StockSnap.io, used with permission.
Source: StockSnap.io, used with permission.

Anger can be a legitimate response to fear, frustration, or pain, but it's not an easy emotion to deal with because, in so many situations, it is considered socially unacceptable to express it. All it takes for some people to feel angry is a hurtful comment from a relative or a disagreement with a partner. It's easier to feel anger than to feel hurt, or at least it may be more empowering. 

Some people scream out loud when they're angry, while others rage quietly, holding in their anger out of fear or a need to avoid conflict. If you are an emotional overeater, or a self-described food addict, you may use food to suppress feelings when you are angry at yourself or someone else or, just as likely, when your anger gives way to anxiety or other emotions.

For some people, all it takes to provoke anger is a comment from a relative or a disagreement with a partner. If you are an emotional overeater, your thoughts may immediately turn to food. For one thing, food is a distraction, and once you start focusing on food, you stop focusing on your feelings. Eating makes you feel better, if only for the moment. Anger feels better than hurt, or at least it makes you feel more powerful, and eating makes you feel better overall, if only for the moment.

But then, it's likely that other emotions will set in. You may feel guilty or ashamed or perhaps angry with yourself for eating too much. And in response to those feelings, you may find yourself eating again. This cycle is likely to continue until you stop it by figuring out how to deal with your anger head-on and in ways that are not self-destructive.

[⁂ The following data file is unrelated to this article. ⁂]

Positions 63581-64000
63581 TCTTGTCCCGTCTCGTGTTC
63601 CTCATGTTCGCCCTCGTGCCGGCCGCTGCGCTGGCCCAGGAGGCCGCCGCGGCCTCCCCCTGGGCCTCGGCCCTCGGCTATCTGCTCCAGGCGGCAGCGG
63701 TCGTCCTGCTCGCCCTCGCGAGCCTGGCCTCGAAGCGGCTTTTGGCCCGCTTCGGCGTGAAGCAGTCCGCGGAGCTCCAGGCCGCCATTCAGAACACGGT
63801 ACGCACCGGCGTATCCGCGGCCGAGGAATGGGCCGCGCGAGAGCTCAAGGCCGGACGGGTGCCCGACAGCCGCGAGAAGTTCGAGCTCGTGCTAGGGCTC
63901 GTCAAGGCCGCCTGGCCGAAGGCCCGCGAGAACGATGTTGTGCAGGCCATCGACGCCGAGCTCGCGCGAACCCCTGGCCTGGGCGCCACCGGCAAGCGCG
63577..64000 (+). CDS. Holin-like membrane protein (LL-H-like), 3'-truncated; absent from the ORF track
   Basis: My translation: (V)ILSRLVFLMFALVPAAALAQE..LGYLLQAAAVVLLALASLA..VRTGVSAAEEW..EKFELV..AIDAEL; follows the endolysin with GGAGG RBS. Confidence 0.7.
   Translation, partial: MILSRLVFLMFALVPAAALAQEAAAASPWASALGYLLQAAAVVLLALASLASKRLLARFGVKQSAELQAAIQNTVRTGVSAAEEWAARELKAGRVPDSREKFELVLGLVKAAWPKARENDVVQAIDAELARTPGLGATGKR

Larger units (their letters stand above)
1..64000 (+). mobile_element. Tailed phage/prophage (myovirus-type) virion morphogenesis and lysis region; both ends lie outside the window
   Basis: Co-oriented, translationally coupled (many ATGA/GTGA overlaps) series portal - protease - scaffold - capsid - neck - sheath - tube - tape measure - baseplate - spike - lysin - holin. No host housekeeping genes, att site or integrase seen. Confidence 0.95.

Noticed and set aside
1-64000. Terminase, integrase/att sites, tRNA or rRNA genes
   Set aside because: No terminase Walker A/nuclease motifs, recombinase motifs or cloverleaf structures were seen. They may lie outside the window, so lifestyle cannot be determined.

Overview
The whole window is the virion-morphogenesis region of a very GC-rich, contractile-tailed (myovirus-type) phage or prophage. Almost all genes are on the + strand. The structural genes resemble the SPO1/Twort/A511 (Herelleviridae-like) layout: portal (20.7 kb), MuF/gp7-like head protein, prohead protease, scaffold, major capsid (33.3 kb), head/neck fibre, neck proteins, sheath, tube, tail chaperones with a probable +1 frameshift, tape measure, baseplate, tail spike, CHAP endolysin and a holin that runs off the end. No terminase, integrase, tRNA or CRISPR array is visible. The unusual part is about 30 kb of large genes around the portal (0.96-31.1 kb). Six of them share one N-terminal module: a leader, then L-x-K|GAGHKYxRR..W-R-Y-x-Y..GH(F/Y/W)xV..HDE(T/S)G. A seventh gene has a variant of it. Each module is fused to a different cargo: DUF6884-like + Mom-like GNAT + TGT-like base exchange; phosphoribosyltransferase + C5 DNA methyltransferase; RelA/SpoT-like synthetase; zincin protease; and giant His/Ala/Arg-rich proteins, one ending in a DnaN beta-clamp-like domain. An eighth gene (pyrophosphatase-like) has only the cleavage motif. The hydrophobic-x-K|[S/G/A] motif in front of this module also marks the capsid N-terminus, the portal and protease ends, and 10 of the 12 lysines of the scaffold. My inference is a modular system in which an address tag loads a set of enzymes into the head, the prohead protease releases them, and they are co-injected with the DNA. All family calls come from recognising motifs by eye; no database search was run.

Think about it. Someone said or did something to make you feel angry. You've been hurt, and the way you're coping with the pain is to hurt yourself even more by overeating or eating food that isn't good for you. That may not seem as bad as some of the other ways people deal with anger, but what you're really doing is internalizing your feelings, or turning your anger back on yourself. Over time, eating to help diffuse anger and other emotions can result in the type of weight gain that affects both your physical and mental health

Anger is simply an emotion, and nothing to be ashamed of. Eating in response to anger is normal behavior, and also nothing to be ashamed of. Everyone eats for emotional reasons from time to time, and it's only a problem when it interferes with your health and the quality of your life. But while anger may help you feel less vulnerable, it doesn't make the pain go away. Neither, in the long run, does food.

If eating in response to anger is a problem for you, recognize first that it is an emotion that is triggering your need to eat, not actual hunger. Try to speak your anger whenever you can and, when you do, be very clear what you're angry about and why. If you can't address your feelings to the person who made you feel so angry, write them down in a letter or journal or discuss them with a trusted friend, family member, or therapist. Writing is a simple way to release feelings rather than suppress them (or eat them), until you are able to confide in another person. Routine physical activity is another healthier way of diffusing anger; studies have shown that people who use exercise to cope with anger and other negative emotions are less likely to end up feeling depressed. Other ways to cope with feelings of anger include relaxation and mindfulness techniques like yoga and meditation, as well as positive therapeutic techniques, such as forgiveness and gratitude practice, that can help free you from painful or negative experiences.

References

Fitzgibbons RP. The cognitive and emotive uses of forgiveness in the treatment of anger. Psychotherapy: Theory, Research, Practice, Training. 1986;23(4):629-633.

Goodwin RD. Association between coping with anger and feelings of depression among youths. American Journal of Public Health. April 2006;96(4):664-669.

Schneider KL, et al. Trait anxiety but not trait anger predisposes obese individuals to emotional overeating. Appetite. December 2010;55(3):701-706